In a forthcoming article, Melani Cammet and Pauline Jones Luong demonstrate that the key to explaining the ability of Islamists to enjoy widespread support is less about any direct effects of their welfare provisions, their organizational capacity, or even the ideological hold they have managed to garner. Rather the key element lies in an Islamist group’s “ability to sustain and exploit the reputational support of their political advantage.” In the context of modern Lebanon, Hezbollah’s “appeal, energy and sources of legitimacy” were never really found in its Islamist ideology, which held little appeal or legitimacy in the context of Lebanon’s diverse and largely sectarian-secular environment. Rather, it is on its resistance project that Hezbollah hangs its reputations, perhaps well intertwined with but also perhaps less well subsumed by an Islamist project and ideology than much of the literature would have us believe. Does this make it post-Islamist? Perhaps what one should expect in this “post-Islamist period” is not the failure of Islamist groups or the exhaustion of the Islamic frame of reference for political projects, but the increasing proliferation of ways to do and articulate Islamist politics.
Michaelle Browers is an associate professor of political science at Wake Forest University. She is the author of Political Ideology in the Arab World: Accommodation and Transformation (2009) and Democracy and Civil Society in Arab Political Thought: Transcultural Possibilities (2006). She is co-editor of An Islamic Reformation? (2003).
 Bayat, Asef. 2007. Making Islam Democratic: Social Movements and the Post-Islamist Turn. Stanford University Press. 11 and Bayat. 2013 “Post-Islamism at Large.” In Post-Islamism: The Changing Faces of Political Islam, ed. Asef Bayat. Oxford University Press. 8.
 His emphasis. Bayat. “Post-Islamism at Large.” 8.
 Bayat. “Post-Islamism at Large.” 8.
 Ibid. “Post-Islamism at Large.” 8.
 Alagha, Joseph. 2013. “Hezbollah’s Infitah: A Post-Islamist Turn? In Post-Islamism: The Changing Faces of Political Islam, ed. Asef Bayat. Oxford University Press: 246-254.
 el Houri, Walid and Dima Saber. 2010. “Filming Resistance: A Hezbollah Strategy,” Radical History Review 106: 71. On al-Manar see Baylouny, Anne Marie. 2009. “Not Your Father’s Islamist TV: Changing Programming on Hezbollah’s al-Manar,” Arab Media & Society 9. Online at http://www.arabmediasociety.com/?article=728. On other media productions see el Houri and Saber 2010. On leisure culture see Deeb, Lara and Mona Harb. 2013. Leisurely Islam: Negotiating Geography and Morality in Shi‘ite South Beirut. Princeton: Princeton University Press. On landscape and landmark production see Harb, Mona and Lara Deeb. 2011. “Culture as History and Landscape: Hizballah’s Efforts to Shape an Islamic Milieu in Lebanon,” Arab Studies Journal XIX: 10-41. On art see Alagha, Joseph. 2012. The Power of Music: Mobilization among Islamic Movements. IFPS/ CPWAS Occassional Paper Series, No. 3. On dance see Alagha, Joseph. 2012. The Dance Debate: Discourses and Performance. IFPS/ CPWAS Occassional Paper Series, No. 1.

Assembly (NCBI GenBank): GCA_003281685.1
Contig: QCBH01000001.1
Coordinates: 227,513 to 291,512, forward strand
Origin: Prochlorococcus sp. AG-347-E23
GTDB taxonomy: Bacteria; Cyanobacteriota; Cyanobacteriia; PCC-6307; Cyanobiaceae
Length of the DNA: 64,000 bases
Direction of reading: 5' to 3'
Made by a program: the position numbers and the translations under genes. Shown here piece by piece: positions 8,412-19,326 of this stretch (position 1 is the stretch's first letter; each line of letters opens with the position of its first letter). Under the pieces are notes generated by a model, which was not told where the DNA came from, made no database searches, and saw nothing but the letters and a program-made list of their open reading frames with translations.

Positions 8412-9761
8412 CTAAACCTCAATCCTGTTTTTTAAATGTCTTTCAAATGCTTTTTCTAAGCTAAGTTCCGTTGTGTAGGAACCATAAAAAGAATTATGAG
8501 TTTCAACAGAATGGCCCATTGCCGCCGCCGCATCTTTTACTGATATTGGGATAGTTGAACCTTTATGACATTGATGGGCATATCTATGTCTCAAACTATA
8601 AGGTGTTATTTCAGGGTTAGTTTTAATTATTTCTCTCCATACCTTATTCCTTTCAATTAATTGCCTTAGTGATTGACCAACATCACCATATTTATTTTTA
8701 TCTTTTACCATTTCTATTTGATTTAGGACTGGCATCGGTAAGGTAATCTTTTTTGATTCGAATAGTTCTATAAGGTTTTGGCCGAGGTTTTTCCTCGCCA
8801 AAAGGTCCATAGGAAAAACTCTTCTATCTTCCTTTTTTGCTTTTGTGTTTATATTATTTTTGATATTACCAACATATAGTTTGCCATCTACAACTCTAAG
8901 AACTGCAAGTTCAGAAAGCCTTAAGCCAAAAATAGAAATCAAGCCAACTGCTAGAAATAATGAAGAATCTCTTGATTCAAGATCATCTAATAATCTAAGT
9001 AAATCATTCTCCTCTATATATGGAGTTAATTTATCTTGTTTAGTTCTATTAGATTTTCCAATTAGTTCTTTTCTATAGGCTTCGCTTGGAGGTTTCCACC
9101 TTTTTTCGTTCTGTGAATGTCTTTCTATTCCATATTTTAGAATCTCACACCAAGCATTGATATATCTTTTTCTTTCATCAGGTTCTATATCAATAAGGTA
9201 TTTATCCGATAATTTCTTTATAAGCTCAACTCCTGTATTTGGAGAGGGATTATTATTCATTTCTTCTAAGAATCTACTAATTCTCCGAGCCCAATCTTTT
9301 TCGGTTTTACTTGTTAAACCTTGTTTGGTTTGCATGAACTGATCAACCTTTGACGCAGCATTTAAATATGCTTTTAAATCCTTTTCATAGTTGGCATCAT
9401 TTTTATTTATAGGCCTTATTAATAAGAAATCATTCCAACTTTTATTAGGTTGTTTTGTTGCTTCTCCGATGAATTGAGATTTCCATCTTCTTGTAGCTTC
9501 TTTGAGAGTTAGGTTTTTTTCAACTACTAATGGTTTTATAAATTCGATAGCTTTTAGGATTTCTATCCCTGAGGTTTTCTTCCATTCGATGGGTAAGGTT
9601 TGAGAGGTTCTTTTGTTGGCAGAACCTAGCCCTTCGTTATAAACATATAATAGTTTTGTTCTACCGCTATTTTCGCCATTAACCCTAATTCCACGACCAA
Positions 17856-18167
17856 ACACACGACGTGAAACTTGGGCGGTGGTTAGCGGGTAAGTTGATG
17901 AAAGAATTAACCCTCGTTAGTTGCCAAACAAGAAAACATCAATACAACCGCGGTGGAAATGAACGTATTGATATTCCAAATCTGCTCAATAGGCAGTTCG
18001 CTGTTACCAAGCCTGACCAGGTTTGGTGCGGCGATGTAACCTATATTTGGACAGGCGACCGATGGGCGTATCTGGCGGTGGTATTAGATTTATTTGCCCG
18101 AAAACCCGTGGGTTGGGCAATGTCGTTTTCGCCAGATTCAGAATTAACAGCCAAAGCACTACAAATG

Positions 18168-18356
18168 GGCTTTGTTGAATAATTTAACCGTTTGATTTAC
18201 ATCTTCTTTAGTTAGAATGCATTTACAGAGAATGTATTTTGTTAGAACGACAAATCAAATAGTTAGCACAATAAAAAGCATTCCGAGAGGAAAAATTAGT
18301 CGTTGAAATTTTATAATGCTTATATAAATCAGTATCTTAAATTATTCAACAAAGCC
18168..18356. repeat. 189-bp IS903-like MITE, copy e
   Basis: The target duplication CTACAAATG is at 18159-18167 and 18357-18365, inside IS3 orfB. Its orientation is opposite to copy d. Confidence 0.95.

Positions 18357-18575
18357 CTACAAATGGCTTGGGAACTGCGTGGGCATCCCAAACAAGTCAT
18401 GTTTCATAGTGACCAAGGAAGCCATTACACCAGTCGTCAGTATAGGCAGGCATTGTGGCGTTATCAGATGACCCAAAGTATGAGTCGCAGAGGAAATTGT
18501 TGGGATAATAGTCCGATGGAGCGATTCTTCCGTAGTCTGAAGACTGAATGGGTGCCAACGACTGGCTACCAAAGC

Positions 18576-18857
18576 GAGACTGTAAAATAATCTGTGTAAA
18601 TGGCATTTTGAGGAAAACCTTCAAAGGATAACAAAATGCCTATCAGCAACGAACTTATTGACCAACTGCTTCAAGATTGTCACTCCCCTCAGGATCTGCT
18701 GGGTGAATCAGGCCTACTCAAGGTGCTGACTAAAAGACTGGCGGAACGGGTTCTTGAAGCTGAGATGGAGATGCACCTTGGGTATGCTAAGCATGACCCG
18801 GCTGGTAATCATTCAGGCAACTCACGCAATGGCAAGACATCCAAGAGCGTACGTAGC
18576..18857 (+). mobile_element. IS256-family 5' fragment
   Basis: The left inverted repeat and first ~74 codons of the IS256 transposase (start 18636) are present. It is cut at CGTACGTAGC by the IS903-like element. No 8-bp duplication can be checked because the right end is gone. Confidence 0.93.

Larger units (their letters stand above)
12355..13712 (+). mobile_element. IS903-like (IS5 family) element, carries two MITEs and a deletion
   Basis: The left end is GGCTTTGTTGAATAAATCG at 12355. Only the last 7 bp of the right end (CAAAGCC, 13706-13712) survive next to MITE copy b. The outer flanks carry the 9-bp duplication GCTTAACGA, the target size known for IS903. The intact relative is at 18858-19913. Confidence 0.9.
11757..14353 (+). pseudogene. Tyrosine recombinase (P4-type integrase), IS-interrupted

His emphasis. Bayat. “Post-Islamism at Large.” 4-5.
 Bayat, Asef. 2008. “A Future for Islamist Revolutions? Relition, Revolt, and Middle Eastern Modernity,” in Revolution n the Making of the Modern World, ed. John Foran, David Lane and Andreja Zivkovic. Routledge: 109.
 Ibid. “Post-Islamism at Large.” 8.
Ibid. 2013. Life as Politics: How Ordinary People Change the Middle East. Second Edition. Stanford University Press.
 Alagha. 2011. Hezbollah’s Documents: From the 1985 Open Letter to the 2009 Manifesto. Chicago: University of Chicago Press. 65-66.
 Harb, Mona and Reinoud Leenders. 2005. “Know thy enemy: Hezbollah,‘terrorism’ and the politics of Perception,” Third World Quarterly 26. 183.
 Saade, Bashir. 2011. Hezbollah and the Politics of Remembering. PhD Dissertation in War Studies, Kings College, University of London.
 Alagha, Joseph. 2012. Hezbollah’s DNA and the Arab Spring. New Delhi: Knowledge World Publishers, 215.
 Cammett, Melani and Pauline Jones Luong. forthcoming. “Is there an ‘Islamist Political Advantage’?” Annual Review of Political Science.